Additional roads will be done as part of this project during the second phase, which will happen between April 2018 and October 2018.

The City Council recently also approved an agreement with Weston & Sampson of Rensselaer for engineering services in connection with this grant project.

“We recognized that this money was available a few years back and we applied for it, this is work in our water infrastructure that is necessary and we viewed it as work that needed to be done over the next five years,” said Smith. “Regardless of whether we received this grant or not, this work was going to have to be done and we were going to have to spend these funds, so receiving grant funding of nearly $2.3 million saves the taxpayers money on this in the long term and the reason that we’re able to do this is because of efficient and proper planning by the water department, the city administration and our elected officials.”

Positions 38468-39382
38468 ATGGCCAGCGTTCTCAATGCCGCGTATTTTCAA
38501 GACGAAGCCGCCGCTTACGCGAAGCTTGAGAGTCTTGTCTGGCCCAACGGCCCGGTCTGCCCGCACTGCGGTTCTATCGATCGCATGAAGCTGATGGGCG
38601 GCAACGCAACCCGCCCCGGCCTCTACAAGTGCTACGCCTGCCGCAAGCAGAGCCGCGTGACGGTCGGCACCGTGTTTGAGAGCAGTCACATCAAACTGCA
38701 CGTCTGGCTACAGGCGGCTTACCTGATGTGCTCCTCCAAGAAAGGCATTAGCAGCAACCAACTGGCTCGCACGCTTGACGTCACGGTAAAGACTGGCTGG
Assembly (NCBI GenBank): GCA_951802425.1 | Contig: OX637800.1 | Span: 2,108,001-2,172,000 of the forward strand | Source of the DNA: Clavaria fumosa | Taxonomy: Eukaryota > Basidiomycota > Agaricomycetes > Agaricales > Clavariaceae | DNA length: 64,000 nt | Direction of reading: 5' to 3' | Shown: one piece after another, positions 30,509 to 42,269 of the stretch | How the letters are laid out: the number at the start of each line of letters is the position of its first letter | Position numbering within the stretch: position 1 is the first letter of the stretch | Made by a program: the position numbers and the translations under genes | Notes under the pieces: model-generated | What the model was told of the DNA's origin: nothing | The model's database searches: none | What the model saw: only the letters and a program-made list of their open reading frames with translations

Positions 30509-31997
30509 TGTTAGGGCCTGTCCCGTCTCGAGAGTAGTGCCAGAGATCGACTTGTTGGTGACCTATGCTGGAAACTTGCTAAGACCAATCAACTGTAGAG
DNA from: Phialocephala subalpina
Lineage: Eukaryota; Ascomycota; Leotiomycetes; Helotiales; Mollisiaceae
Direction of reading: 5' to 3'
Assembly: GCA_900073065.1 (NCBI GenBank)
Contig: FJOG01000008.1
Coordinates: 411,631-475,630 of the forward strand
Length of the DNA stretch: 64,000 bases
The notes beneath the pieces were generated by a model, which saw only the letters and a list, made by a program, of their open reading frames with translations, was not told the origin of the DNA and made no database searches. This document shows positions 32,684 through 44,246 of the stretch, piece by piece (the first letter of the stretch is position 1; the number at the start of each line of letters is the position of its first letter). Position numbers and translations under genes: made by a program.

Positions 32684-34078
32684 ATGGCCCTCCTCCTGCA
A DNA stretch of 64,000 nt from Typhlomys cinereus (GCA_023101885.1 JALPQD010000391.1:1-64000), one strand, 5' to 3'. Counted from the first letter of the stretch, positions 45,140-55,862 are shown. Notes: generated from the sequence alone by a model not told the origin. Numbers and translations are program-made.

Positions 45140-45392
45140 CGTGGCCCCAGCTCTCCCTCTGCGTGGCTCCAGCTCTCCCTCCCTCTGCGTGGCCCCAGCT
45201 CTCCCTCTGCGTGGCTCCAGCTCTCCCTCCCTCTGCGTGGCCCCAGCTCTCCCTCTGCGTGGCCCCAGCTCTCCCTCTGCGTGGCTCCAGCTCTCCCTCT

May 12, 2017

$10M in Sate Funds to Aid Delhi, Greene Water Projects

The village of Delhi and the village of Greene will receive access to millions of dollars as a result of the approval of statewide grants by the New York State Environmental Facilities Corporation Board of Directors, according to a media release Thursday.

The board approved more than $62 million in grants, interest-free loans, and low-cost loans to support drinking water and wastewater infrastructure projects across New York state. The board approval includes more than $9 million in grants awarded in the second round of funding from the 2015 Water Infrastructure Improvement Act.